What is Extreme Programming?
Extreme programming (XP -- not related to the Microsoft XP which
came years after this methodology was in place) sounds like a wild
and crazy hackers idea of a methodology. In fact the name does
not do this methodology justice. It is a well thought out
methodology for turning out highly reliable code in a reasonably
short period of time.
XP is a lightweight, agile programming method. Lightweight,
because it doesn't impose heavy planning requirements, and agile
because it is adaptive to the constantly evolving requirements found
in any creative programming environment. Typical of the
lightweight, agile methodologies is the short iteration cycle,
usually 2-4 weeks, from one release of the system to another.
This allows users, business people, and programmers to see the
system grow over time.
XP starts with a dozen practices (see XP FAQ)
which XP projects should follow. Many of these practices are tried
and tested techniques, yet often forgotten or ignored in planned
processes. XP takes these techniques, aligns them
synergistically and then brings them together as a process.
Two of the techniques stand out.
First is the heavy reliance on testing. While all
methodologies have testing, it is often a 2nd class citizen to the
other pieces of the methodology. For XP it is a
cornerstone. You cannot develop code without first creating
the test for the code.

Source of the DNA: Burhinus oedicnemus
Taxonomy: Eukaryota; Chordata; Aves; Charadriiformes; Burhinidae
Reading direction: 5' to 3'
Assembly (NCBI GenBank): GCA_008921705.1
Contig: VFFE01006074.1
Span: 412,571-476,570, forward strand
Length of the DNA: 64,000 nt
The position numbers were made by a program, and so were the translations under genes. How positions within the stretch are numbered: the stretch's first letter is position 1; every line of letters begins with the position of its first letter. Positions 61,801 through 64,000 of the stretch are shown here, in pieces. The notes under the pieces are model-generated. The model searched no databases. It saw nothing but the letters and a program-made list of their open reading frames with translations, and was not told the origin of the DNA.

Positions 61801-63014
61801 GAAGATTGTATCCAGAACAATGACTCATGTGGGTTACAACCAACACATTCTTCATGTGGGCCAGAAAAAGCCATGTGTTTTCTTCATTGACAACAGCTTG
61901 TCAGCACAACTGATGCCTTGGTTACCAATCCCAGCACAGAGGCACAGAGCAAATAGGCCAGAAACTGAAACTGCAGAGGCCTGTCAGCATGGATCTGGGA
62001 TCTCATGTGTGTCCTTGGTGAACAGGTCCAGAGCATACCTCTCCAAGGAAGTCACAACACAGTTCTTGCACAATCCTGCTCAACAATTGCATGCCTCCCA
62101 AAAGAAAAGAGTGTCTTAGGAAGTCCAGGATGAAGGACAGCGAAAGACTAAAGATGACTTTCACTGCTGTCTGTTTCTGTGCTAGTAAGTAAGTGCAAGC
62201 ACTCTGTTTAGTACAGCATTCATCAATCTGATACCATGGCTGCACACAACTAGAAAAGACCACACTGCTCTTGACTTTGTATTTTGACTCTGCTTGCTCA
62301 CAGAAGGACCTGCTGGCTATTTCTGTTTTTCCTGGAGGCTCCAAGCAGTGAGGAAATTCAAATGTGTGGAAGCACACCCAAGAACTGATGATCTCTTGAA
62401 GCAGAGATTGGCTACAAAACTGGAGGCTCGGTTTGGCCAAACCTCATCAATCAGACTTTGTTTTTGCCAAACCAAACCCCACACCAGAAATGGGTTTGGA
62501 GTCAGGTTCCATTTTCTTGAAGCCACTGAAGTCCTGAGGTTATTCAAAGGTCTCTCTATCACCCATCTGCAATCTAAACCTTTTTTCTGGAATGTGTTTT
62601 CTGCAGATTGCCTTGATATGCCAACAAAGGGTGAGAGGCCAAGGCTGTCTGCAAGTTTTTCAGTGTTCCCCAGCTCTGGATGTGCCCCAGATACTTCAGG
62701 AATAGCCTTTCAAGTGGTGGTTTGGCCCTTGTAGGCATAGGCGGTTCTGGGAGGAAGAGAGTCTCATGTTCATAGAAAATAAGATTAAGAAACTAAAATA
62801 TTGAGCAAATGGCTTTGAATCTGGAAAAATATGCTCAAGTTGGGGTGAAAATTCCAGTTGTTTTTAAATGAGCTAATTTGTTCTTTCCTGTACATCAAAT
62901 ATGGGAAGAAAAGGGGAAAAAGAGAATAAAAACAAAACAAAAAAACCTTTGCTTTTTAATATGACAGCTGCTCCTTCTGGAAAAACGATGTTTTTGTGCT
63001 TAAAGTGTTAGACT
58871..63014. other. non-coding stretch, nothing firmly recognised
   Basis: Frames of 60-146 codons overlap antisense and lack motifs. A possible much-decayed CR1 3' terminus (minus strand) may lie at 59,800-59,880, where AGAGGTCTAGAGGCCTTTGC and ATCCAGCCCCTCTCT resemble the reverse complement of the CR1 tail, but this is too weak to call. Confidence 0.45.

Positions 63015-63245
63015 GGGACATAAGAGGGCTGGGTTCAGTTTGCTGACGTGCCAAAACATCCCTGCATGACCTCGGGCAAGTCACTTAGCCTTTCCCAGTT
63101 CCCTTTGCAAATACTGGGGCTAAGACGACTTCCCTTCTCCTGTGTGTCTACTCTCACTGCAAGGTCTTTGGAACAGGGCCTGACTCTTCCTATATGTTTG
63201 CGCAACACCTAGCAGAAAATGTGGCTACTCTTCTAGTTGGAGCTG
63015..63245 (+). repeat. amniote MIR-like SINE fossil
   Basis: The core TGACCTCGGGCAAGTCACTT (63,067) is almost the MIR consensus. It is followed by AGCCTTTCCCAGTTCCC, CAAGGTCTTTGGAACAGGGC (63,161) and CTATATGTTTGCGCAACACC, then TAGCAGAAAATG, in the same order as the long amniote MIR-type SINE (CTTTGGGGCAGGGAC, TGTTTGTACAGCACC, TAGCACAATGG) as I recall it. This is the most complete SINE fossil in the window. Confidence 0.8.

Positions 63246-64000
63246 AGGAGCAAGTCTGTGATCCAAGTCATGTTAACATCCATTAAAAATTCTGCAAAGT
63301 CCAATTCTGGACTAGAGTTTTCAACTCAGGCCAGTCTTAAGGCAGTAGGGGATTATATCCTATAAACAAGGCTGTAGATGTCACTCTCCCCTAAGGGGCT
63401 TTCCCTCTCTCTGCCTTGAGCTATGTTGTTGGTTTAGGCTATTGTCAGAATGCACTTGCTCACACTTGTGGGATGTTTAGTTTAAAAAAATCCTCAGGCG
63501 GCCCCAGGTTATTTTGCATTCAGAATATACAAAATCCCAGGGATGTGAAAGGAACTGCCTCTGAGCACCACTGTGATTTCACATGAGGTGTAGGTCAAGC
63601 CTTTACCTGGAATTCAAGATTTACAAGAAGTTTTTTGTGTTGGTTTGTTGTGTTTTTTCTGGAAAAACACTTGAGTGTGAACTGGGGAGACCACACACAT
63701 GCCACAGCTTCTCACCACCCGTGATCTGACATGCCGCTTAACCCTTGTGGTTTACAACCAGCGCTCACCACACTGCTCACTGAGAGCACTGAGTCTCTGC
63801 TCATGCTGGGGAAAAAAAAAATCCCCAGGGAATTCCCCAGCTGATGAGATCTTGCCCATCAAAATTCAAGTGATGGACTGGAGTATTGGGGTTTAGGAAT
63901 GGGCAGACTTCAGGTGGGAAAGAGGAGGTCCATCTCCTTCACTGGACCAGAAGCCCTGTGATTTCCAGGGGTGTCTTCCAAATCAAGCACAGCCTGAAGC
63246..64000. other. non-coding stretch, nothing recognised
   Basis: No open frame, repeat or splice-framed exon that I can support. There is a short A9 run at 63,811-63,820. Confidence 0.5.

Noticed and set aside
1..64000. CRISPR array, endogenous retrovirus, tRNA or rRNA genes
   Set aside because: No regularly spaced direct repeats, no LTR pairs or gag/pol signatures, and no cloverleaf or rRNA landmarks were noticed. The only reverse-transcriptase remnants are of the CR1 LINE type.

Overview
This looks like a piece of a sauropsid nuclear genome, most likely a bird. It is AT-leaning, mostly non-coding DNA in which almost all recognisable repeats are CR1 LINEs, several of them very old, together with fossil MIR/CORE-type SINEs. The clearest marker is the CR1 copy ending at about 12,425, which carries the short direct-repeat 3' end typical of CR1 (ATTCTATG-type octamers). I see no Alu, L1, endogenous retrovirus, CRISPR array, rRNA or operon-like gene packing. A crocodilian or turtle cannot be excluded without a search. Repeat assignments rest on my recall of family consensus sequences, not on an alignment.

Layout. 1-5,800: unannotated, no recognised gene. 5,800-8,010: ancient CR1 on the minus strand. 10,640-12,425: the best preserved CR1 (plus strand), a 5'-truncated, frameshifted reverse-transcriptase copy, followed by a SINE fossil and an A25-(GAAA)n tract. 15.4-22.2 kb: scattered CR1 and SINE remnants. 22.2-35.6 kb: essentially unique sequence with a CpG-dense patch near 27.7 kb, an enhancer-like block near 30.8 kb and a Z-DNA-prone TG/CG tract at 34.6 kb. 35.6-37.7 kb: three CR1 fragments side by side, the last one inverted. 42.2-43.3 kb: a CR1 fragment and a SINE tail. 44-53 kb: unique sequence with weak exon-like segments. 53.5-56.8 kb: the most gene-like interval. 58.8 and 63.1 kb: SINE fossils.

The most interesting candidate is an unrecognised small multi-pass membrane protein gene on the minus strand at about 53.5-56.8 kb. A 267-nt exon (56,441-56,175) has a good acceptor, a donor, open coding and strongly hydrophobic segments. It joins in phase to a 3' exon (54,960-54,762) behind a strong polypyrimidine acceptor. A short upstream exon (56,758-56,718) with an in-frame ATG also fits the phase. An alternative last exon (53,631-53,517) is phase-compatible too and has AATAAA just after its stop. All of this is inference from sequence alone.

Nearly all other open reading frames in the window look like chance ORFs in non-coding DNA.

Second is the constant refactoring which forms the basis for each
iteration of the XP cycle. Re-factoring minimizes the amount
of redundant code, and leads to fundamentally better architecture
that evolves with the needs of the system.
XP starts with the concept of a "story", which
describes a feature or piece of the final product. During each
iteration, a pair of programmers work together to complete the story
or stories that they have taken on for this iteration. They
start by writing the tests, then they write the code to fit the
test. By working as a team, they collaborate on each piece of
Does Phase2 Use Extreme Programming?
Phase2 does not require the use of any one particular
methodology when developing software. Perhaps the best
description of how Phase2 works is that we examine the capabilities
of the client we are working for, and use the methodology in place
if it appears to be working. Otherwise we gently bring in some
form of lightweight, agile programming that best fits what the
client is doing.
Another lightweight, agile methodology, SCRUM,
which uses short release cycles called "sprints", is a
common one we have used, which has features similar to
XP. However, it is less rigid in its formulation, and
sometimes adapts better to the development culture found at a
client's business. It can be used as a wrapper around various
implementation methodologies, including XP.
A good overview of lightweight, agile programming methodologies
is given by Martin Fowler, The